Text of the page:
One of the most common problems that newer preppers run into doesn’t have anything to do with food storage, ammo or medical supplies. The problem many new preppers have is that even the most practical survivalists will still usually meet resistance from friends and family members when discussing preparedness for the first time.
Often times when newer preppers try to talk to their family about preparedness they’re met with half-hearted agreements at best and ignored or ridiculed at worst. While most of us understand the practical necessity to prep, it’s not always easy to explain that to other people in a way that will really get through to them in the way it got through to you.
Today we’ll be going over 4 tips that you can use to talk to your family about the importance of practical prepping and how you can convince them to turn preparedness into a family activity.
Don’t scare them
Even if you feel that the zombie apocalypse is only days away, that doesn’t mean that your family does (or should) share your fears. For some people, prepping has to provide a real, practical benefit that they can see now in order for them to take action.
Using fear simply doesn’t work and will even make them less likely to help you prep. Instead of focusing on zombies, pandemics and EMP’s you should focus these conversations on scenarios that are much more likely like tornadoes, winter storms and hurricanes.
Even if you truly do believe that one of the Hollywood disaster scenarios is coming soon, if you focus your preparations on natural disasters, it’s likely that you’ll be just as prepared if the worst does happen.
Prepping as a family is all about compromises. There is no #1 authority on prepping out there. Not me, not you, and not the dozens of other popular preparedness gurus out there. None of us really knows what tomorrow will bring or what supplies, skills or mindset will be required to weather the next big disaster.
All of us are honestly just using educated guesses. Anyone that tells you different is wrong and likely trying to sell you something or simply trying to look tough on the internet.
This means that YOU in fact, are not an end-all authority on prepping either, and if you want your family to get on the bandwagon you’re going to need to be open to what they think is important too. If your spouse would rather invest money on food storage this month instead of another firearm or survival gear, it would be well advised for you to listen if you want to keep your prepping partner on board.
Sometimes roughing it isn’t the best way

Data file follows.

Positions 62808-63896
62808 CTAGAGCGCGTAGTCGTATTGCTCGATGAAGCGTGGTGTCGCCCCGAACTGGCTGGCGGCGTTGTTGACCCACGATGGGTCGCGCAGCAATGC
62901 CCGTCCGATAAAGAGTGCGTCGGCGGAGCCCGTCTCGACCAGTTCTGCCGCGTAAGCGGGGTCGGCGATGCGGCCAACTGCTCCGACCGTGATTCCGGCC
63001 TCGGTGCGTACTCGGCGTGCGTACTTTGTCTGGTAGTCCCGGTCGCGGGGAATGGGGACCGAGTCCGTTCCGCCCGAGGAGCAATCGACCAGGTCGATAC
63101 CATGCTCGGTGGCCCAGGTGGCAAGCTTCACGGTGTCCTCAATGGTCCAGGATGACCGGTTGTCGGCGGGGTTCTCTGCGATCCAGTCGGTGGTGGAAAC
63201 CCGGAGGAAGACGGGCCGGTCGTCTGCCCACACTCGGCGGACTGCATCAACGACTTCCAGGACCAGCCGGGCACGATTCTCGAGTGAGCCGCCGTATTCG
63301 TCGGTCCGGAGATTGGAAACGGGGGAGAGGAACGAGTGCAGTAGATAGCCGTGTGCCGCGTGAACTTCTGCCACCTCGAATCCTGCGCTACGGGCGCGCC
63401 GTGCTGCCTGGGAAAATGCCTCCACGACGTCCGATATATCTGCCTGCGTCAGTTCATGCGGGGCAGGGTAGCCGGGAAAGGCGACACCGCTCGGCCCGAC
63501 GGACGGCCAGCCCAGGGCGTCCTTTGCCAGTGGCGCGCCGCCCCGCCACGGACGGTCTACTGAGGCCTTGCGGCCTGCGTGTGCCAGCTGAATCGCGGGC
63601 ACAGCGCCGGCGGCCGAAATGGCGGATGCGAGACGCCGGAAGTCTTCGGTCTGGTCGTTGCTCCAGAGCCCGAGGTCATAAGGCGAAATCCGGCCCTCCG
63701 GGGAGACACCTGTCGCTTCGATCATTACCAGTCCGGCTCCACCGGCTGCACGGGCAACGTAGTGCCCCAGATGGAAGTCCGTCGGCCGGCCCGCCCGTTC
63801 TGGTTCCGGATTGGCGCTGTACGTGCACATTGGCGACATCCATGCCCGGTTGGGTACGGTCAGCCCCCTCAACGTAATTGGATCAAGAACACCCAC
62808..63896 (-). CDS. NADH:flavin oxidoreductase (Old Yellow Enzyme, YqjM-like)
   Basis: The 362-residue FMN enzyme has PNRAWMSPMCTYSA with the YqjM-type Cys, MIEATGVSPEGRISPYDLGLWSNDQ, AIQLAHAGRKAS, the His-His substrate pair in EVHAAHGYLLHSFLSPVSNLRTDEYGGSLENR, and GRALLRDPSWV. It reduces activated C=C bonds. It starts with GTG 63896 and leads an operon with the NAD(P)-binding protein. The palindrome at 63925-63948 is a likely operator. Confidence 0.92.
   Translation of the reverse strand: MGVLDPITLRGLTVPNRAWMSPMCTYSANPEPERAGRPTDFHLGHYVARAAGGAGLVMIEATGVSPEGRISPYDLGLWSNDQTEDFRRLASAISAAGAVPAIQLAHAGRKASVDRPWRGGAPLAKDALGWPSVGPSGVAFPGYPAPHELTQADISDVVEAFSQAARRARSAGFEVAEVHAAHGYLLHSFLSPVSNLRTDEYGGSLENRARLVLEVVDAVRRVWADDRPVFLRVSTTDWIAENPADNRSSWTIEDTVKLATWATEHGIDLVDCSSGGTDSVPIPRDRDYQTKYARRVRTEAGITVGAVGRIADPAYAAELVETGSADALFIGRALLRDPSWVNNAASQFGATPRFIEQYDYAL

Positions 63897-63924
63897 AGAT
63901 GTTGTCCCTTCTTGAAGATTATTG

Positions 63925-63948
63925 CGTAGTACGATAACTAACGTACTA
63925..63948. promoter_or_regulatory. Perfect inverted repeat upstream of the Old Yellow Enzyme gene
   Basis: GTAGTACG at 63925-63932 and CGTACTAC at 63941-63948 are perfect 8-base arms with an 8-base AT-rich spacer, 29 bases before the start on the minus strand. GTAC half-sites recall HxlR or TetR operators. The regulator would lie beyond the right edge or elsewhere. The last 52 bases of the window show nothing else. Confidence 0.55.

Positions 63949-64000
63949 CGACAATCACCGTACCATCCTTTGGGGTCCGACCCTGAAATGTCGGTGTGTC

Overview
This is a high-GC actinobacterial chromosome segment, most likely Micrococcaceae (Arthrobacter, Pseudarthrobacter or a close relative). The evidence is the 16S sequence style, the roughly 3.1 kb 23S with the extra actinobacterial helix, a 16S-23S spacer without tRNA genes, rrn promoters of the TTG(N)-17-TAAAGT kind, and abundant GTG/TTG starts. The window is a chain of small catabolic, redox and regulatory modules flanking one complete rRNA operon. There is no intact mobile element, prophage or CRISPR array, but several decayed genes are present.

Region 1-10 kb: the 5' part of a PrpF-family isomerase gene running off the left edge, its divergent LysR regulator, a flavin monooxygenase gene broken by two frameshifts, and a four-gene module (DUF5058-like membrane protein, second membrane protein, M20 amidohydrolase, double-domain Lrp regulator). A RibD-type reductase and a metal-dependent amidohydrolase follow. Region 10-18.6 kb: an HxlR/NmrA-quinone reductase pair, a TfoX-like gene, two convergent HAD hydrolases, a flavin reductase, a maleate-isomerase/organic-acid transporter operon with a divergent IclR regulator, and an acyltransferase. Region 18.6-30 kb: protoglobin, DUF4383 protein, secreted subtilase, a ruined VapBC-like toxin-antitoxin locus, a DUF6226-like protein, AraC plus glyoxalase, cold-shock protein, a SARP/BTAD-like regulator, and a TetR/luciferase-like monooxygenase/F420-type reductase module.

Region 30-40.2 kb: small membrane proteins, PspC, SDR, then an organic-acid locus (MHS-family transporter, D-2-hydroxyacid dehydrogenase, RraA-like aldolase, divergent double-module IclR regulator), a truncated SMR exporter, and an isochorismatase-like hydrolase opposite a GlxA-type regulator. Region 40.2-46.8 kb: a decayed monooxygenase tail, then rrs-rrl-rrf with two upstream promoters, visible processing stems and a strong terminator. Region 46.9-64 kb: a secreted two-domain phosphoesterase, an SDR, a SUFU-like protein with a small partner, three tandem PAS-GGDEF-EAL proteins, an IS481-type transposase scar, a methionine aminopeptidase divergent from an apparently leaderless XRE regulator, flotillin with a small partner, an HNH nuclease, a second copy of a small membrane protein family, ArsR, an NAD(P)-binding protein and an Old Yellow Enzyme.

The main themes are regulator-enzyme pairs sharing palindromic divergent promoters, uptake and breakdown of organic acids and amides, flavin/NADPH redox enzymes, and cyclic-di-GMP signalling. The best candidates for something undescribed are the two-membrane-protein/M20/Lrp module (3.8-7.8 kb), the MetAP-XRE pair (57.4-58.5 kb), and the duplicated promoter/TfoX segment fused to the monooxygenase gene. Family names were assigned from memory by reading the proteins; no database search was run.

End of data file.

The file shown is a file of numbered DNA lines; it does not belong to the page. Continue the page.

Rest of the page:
There are a lot of preppers out there, especially young guys that pay very little attention to preparing for creature comforts in times of a disaster. They’ll gladly give up things like movies, comfortable clothing and the taste of their food because they don’t have a problem with roughing it a little (or a lot) during a disaster.
Although there may be a point where you need to abandon creature comforts in a disaster scenario, it’s not exactly a good selling point when convincing someone to start prepping. This means that instead of investing in that pallet of MRE’s that’s due to expire next year, you may need to look into some tastier and healthier food storage options. It also may mean that you will need to look into alternative energy sources for things like tablets, extra lighting and comfortable heat or cooling.
Make sure to keep the training fun
While having a nicely stocked cupboard and stockpile is great, nothing beats finely honed skills. As the old saying goes:
“Give a man a fish and he can eat for a day, teach him to fish and he shall never go hungry again.”
Training and skill building as a family can be a wonderful experience. Skills like gardening, hunting, fishing and cooking are all wonderful things to learn and practice as a family and can absolutely make you better prepared to face any kind of disaster scenario; however it’s important that these skills remain fun, especially for children.
Anyone that has children knows that kids only truly focus on what they want to. If an activity becomes a chore or a hassle then they are much less inclined to succeed in it. Make skill building and training a fun family activity and not only will you have a team that’s ready to face anything from hurricanes to roving hordes of undead, but you’ll all have a lot of fun in the meantime too.
Preparedness doesn’t have to be a secretive or solitary activity. In fact, you’re much more likely to survive in a disaster scenario as a group than you are alone. As long as you keep your family in mind, keep the “doomsday” fears to a minimum and are willing to compromise, the “prepper talk” won’t be a cause for weird looks or rolled eyes, but could actually be the first step to becoming a strong, practical, self-reliant group of survivalists that’s ready for anything.
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